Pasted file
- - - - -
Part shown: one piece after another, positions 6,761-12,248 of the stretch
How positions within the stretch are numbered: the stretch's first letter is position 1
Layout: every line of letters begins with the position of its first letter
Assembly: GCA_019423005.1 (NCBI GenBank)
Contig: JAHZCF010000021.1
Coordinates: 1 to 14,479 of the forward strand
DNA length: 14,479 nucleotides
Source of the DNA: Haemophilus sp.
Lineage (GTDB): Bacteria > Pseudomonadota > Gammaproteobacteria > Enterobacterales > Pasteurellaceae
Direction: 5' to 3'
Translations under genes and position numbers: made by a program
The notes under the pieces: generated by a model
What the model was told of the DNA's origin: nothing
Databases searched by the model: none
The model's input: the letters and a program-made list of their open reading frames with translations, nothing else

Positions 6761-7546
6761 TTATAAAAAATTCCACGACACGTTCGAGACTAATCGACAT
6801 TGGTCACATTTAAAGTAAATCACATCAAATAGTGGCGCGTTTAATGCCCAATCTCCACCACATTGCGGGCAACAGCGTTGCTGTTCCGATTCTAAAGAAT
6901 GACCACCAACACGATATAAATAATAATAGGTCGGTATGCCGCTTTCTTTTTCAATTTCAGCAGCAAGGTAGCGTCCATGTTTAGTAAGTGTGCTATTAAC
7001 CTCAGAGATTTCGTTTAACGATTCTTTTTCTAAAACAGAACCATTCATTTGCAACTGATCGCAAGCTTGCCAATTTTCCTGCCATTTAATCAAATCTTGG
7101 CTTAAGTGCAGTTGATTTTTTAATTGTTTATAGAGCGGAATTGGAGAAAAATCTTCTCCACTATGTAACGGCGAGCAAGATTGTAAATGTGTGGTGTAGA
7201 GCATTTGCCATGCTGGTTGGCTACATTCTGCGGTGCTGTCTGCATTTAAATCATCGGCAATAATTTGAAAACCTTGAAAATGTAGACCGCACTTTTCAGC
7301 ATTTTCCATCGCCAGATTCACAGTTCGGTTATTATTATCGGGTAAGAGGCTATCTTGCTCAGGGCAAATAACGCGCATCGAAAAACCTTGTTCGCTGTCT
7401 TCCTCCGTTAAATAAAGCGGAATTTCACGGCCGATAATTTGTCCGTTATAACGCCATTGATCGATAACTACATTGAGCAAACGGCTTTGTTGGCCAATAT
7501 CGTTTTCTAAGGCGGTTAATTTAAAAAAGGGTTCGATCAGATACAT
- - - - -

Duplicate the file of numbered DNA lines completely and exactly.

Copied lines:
Part shown: one piece after another, positions 6,761-12,248 of the stretch
How positions within the stretch are numbered: the stretch's first letter is position 1
Layout: every line of letters begins with the position of its first letter
Assembly: GCA_019423005.1 (NCBI GenBank)
Contig: JAHZCF010000021.1
Coordinates: 1 to 14,479 of the forward strand
DNA length: 14,479 nucleotides
Source of the DNA: Haemophilus sp.
Lineage (GTDB): Bacteria > Pseudomonadota > Gammaproteobacteria > Enterobacterales > Pasteurellaceae
Direction: 5' to 3'
Translations under genes and position numbers: made by a program
The notes under the pieces: generated by a model
What the model was told of the DNA's origin: nothing
Databases searched by the model: none
The model's input: the letters and a program-made list of their open reading frames with translations, nothing else

Positions 6761-7546
6761 TTATAAAAAATTCCACGACACGTTCGAGACTAATCGACAT
6801 TGGTCACATTTAAAGTAAATCACATCAAATAGTGGCGCGTTTAATGCCCAATCTCCACCACATTGCGGGCAACAGCGTTGCTGTTCCGATTCTAAAGAAT
6901 GACCACCAACACGATATAAATAATAATAGGTCGGTATGCCGCTTTCTTTTTCAATTTCAGCAGCAAGGTAGCGTCCATGTTTAGTAAGTGTGCTATTAAC
7001 CTCAGAGATTTCGTTTAACGATTCTTTTTCTAAAACAGAACCATTCATTTGCAACTGATCGCAAGCTTGCCAATTTTCCTGCCATTTAATCAAATCTTGG
7101 CTTAAGTGCAGTTGATTTTTTAATTGTTTATAGAGCGGAATTGGAGAAAAATCTTCTCCACTATGTAACGGCGAGCAAGATTGTAAATGTGTGGTGTAGA
7201 GCATTTGCCATGCTGGTTGGCTACATTCTGCGGTGCTGTCTGCATTTAAATCATCGGCAATAATTTGAAAACCTTGAAAATGTAGACCGCACTTTTCAGC
7301 ATTTTCCATCGCCAGATTCACAGTTCGGTTATTATTATCGGGTAAGAGGCTATCTTGCTCAGGGCAAATAACGCGCATCGAAAAACCTTGTTCGCTGTCT
7401 TCCTCCGTTAAATAAAGCGGAATTTCACGGCCGATAATTTGTCCGTTATAACGCCATTGATCGATAACTACATTGAGCAAACGGCTTTGTTGGCCAATAT
7501 CGTTTTCTAAGGCGGTTAATTTAAAAAAGGGTTCGATCAGATACAT